ArmeniaNow.com - Independent Journalism From Today's Armenia
July 9, 2004


Borderless: Where is the line between Armenia/Georgia?


Among the many problems that shape dialogue and daily living in the South Caucasus, there are also issues that may seem less immediate, but are nonetheless crucial to the development of statehood.

An issue that has been dormant for nearly a century, but is of significance for wo countries is the matter of a formal border between Georgia and Armenia.

For nearly a century, the border question has not been solved

The axiom that good fences make good neighbors is being tested between the friendly republics, where, for 206 kilometers, there is no legal demarcation saying what belongs to whom.

Since 1995, officials have to lesser and greater degree addressed the matter, but without a concrete result.

While the theoretical borderlines have mostly been sufficient, debate occasionally flares, most recently addressed by a Tbilisi University historian who in editorials, press releases and in a letter to the President of Georgia wrote:

“Within the past 14 years in the area of border village Akhkerpi, the Armenian side moved frontier posts deep into the territory of Georgia by 10 kilometers,” said Berdo Goishvili. “It is obvious that the government of Georgia must conduct demarcation and delimitation of its borders at the earliest possible date by taking into account the above-mentioned circumstance and proceeding from the interests of its own nation and international law.”

The village of Akhkerpi is located in the Marneuli Region of Georgia, is populated by Armenians, and has a rich political history. At the time of the Russian Empire it was one of the populated areas of Borchalin county of Tiflis province which also included some parts of Lori and Tavush provinces of modern Armenia.

“Territorial and administrative division of the Empire, especially in the Caucasus, practically didn’t reckon with the ethnographic and historical factors and was done in accordance with chronology of annexation of one or another region by Russia,” says historian Garegin Gabrielyan.

The name of Akhkerpi village is mentioned in officer reports of 1918 as the place of hot battles between Armenian and Turkish military troops. During that period of time there were three independent states in the Caucasus – Armenia, Georgia and Azerbaijan, which also couldn't complete the process of demarcation and delimitation of their borders.

The last prime-minister of the Armenian Republic in 1918-1920, Simon Vratsyan, who was a Tiflis city administrator, recalled: “On the 20 th of November 1918 the plenipotentiary representative of the Ministry of Foreign Affairs of Georgia S. Mdivani visited the capital of independent Armenia with the purpose of getting a sanction of Armenian authorities to delimitation of the Armenian-Georgian border. On November 29 he sent in written form an ultimatum to Yerevan demanding to draw a border line a little bit north of Alexandropol (now Gyumri) with integration of Akhalkalak and Borchalin counties into Georgia. Armenia declined that ultimatum.”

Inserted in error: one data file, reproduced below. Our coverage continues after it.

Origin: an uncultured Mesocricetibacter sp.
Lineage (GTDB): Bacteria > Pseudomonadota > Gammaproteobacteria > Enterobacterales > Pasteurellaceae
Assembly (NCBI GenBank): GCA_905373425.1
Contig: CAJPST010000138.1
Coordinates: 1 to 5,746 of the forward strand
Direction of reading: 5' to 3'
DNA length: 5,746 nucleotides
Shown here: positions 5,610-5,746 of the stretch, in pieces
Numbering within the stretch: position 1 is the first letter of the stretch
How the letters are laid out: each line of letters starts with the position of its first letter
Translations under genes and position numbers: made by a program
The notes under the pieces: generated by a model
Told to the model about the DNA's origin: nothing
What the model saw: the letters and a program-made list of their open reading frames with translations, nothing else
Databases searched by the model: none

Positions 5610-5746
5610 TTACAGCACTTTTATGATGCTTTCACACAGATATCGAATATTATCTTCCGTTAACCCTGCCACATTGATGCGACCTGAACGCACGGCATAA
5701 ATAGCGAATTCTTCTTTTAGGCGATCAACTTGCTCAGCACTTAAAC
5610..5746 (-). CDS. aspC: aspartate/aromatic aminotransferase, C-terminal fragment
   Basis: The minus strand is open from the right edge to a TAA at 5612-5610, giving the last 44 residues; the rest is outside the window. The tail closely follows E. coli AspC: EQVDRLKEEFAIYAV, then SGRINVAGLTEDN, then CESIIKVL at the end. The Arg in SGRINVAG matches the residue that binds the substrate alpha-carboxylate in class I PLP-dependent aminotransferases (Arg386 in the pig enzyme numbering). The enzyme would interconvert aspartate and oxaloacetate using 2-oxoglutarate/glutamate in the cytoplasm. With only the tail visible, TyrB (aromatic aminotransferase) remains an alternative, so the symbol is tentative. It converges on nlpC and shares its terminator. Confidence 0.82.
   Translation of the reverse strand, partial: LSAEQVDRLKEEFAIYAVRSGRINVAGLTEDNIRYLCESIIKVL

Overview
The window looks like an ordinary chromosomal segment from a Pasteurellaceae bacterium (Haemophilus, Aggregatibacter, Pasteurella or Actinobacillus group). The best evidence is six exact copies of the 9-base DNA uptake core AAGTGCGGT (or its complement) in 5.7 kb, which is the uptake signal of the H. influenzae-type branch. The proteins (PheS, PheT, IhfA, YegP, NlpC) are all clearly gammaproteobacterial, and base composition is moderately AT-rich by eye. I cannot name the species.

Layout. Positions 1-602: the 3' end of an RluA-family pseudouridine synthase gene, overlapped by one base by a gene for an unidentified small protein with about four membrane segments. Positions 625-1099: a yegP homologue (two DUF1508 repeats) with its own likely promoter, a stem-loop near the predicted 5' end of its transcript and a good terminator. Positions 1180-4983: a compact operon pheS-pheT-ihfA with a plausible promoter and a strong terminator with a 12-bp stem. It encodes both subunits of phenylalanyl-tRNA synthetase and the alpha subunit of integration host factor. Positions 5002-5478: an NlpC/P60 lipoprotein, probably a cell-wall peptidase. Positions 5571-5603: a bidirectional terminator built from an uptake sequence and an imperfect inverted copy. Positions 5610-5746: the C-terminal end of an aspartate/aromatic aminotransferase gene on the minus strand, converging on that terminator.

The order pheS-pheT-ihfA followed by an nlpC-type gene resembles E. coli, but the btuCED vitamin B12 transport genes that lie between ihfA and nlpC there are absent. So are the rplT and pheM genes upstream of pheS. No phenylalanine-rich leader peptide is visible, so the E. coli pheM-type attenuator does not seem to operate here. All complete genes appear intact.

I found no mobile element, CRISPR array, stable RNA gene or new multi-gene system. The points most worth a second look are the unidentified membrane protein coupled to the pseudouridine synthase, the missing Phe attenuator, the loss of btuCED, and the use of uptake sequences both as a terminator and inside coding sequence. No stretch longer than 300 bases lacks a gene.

The issue was dropped with the Sovietization of both countries, and has not been seen as a matter of great concern since.

“Those days the painful process of delimitation of borders was interrupted by the Bolshevik intervention, whose national policy didn’t assume any special scrupulousness with the view to drawing new political contours,” says Gabrielyan. “The map of the Caucasus was personally edited by Soviet dictator Josef Stalin and on that map Armenia received territory almost three times smaller than Azerbaijan and more than two times smaller than the territory of Georgia.

“In 1927 the village Akhkerpi was included into Georgia. What is happening now is the logical continuation of pre-Soviet developments and it reflects the plank of Armenian-Georgian relations for the moment of 1918-1920.”

Discussions on the border issue intensified with the rise to power of Mikhail Saakashvili in Georgia and they are perceived in the context of national policy preached by him.

A recent editorial in the Tbilisi-based English newspaper Georgian Times addressed the matter.

“Despite the fact that today Armenia is our friend, it has conquered and appropriated the historical Georgian county Lori-Tashiri (now the region of Stepanavan) or the county Gugarats (Ijevan, Alaverdi, Noemberian), part of Kvemo-Kartli – a Georgian territory with total area of 3,812 square kilometers.”

And a well-known Georgian researcher and author of “Borders of Georgia”, Alexander Manvelashvili has recently talked about the necessity for Georgia to realize “the real contours of our country, which reach Gyumri in the south.”

Official Yerevan still doesn't respond to statements of Georgian scientific-social elite, which became more frequent and are weekly published on pages of influential Tbilisi publications.

Last summer Armenian and Georgian presidents, Robert Kocharyan and Eduard Shevardnadze talked about the border question and promised a settlement of the matter “within a few months”.

A committee on demarcation and delimitation was formed in 1995 in Stepanavan on the basis of a bilateral agreement between Georgia and Armenia.

Though the border issue has generated new debate, the committee has not met in 2004. Levon Khachatryan, Ambassador-At-Large of the Ministry of Foreign Affairs of Armenia and chief foreign policy officer says the Armenian-Georgian Committee will schedule meetings “after appointment of the new Armenian co-chairman in the nearest future.”


According to Agnes
 

 


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